x 2016-02-24 at 11.02.58 AMBritain is to hold a referendum on leaving the European Union, and the “Brexit” group—largely represented by the country’s nativist UKIP party—have a fabulous music video to promote their cause.


The mechanics of leaving the EU – explaining Article 50


Five Comments on Britain’s EU Settlement

The UK’s renegotiation of its EU membership concluded on Friday at the European Council in Brussels. The text of the settlement is contained in the Council conclusions. We also now know that the EU referendum will take place on Thursday 23 June 2016. Some comments on the renegotiation and referendum:

Five Comments on Britain’s EU Settlement

EU agricultural emissions: On the table

The winners and losers in EU’s great privatisation fire sale

Selling state assets such as ports and airports in order to meet bailout requirements is not a realistic solution to the financial crisis.


Border controls continue to be tightened across the EU as member states scramble to react to a refugee crisis that continues to escalate.
The Socialist leader Pedro Sánchez has also fallen short of the majority he needed to become prime minister in the second ballot. Will the acting conservative Prime Minister Mariano Rajoy now try to form a government or are new elections inevitable?
The clearing of the southern part of the “Jungle of Calais” demanded by the departmental authorities has been delayed. Camp inhabitants and relief organisations are protesting against the eviction plan, and now the Administrative Court of Lille will rule on the case. Calais is yet another example of Europe’s failure to manage the refugee crisis, commentators observe.


Photo by Marianna Karakoulaki.

The castle where a Central European bloc was born

The castle where a new European bloc was born
Romanian President Klaus Iohannis has criticised the tax authorities for demanding that a news channel belonging to imprisoned media mogul Dan Voiculescu vacate its premises. Disappointed that Iohannis is opposing a 2014 court ruling with his stance thousands of his Facebook fans, as well as the press, have turned against him.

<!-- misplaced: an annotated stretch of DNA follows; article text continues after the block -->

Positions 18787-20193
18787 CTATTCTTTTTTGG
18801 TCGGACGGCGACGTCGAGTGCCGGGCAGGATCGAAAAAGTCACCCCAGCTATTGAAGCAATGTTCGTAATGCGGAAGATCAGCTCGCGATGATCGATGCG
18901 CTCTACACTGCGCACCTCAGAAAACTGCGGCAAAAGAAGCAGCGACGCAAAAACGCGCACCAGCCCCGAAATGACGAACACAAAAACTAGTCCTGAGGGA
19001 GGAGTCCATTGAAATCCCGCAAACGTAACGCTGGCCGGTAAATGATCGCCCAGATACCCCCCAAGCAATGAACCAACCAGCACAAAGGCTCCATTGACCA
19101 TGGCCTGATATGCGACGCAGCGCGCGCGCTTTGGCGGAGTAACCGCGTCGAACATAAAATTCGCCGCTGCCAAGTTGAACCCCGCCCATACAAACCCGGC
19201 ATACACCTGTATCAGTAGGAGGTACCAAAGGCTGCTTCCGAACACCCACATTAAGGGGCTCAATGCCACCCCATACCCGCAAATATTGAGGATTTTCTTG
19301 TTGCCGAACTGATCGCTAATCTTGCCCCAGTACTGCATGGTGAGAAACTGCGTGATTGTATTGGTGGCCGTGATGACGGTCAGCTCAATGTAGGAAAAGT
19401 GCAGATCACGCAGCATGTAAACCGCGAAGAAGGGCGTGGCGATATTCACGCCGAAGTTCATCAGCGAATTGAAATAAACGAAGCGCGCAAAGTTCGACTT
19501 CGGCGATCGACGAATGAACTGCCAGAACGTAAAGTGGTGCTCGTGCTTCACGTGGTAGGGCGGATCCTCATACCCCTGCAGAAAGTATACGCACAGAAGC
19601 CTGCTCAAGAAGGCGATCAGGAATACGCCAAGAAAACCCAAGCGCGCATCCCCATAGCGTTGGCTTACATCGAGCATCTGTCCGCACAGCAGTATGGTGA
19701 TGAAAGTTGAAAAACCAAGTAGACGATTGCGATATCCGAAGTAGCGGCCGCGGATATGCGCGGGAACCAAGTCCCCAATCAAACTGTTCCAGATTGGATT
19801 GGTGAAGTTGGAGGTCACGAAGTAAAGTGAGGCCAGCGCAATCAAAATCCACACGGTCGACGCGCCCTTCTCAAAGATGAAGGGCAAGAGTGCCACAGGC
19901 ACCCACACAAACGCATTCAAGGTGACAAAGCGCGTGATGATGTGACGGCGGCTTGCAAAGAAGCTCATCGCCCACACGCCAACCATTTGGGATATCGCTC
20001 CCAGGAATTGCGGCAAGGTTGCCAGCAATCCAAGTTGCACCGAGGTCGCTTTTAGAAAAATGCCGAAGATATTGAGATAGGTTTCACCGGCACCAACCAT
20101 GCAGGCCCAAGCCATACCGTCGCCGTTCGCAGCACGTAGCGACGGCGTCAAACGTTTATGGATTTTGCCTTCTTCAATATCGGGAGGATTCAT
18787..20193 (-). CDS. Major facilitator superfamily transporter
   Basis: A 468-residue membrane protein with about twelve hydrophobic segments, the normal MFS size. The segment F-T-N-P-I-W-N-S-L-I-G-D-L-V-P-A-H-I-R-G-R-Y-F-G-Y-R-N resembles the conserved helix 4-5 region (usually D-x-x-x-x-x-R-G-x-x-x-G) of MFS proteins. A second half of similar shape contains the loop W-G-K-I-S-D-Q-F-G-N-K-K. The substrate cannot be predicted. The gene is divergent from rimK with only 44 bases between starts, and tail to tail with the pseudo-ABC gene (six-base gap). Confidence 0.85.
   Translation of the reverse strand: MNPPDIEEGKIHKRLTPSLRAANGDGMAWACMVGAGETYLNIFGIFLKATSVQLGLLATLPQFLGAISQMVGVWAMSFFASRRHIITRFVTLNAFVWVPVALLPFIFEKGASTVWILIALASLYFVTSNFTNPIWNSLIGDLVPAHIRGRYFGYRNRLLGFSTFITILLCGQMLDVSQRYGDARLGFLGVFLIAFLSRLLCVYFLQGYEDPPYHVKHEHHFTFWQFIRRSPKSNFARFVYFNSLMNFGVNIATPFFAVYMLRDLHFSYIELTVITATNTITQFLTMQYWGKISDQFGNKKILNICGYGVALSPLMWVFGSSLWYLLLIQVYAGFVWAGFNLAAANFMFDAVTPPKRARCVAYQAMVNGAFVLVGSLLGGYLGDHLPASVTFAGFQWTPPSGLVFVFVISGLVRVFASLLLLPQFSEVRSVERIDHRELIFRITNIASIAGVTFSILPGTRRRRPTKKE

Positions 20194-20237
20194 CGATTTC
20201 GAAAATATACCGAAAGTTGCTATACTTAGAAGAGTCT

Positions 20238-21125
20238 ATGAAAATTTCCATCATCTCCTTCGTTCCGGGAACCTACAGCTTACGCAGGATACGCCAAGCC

An online video shows how an angry mob of roughly 100 demonstrators surrounded a bus filled with refugees arriving in the German town of Clausnitz and shouted abuse at them. The refugees were so afraid that they didn’t dare leave the bus. Another video shows a police officer forcefully dragging a minor out of the bus. For the German press this is proof of how brutal society has already become.

“Here Is Why Brexiters Are Completely Wrong On Trade” by Henning Meyer


Henning Meyer

The fight for the UK to remain a member of the European Union is now fully on. The country will have a momentous decision to make on 23rd June this year. I unfortunately won’t have a vote on my future as a German living in the UK, the country I have lived and paid my taxes in for the last 15 years. But I will take the opportunity to debunk as many dangerous myths of the Brexiters as I can and I will start today with the economic argument about trade.

You often hear that “the rest of Europe sells us more stuff th

The British are set to vote on whether to stay in the EU or not on June 23. The UK and its EU partners have agreed on compromises regarding London’s reform demands but the deal will only bolster those who want a Brexit, some commentators write. Others say that even if Britain doesn’t leave Cameron has already done irreversible damage to the EU.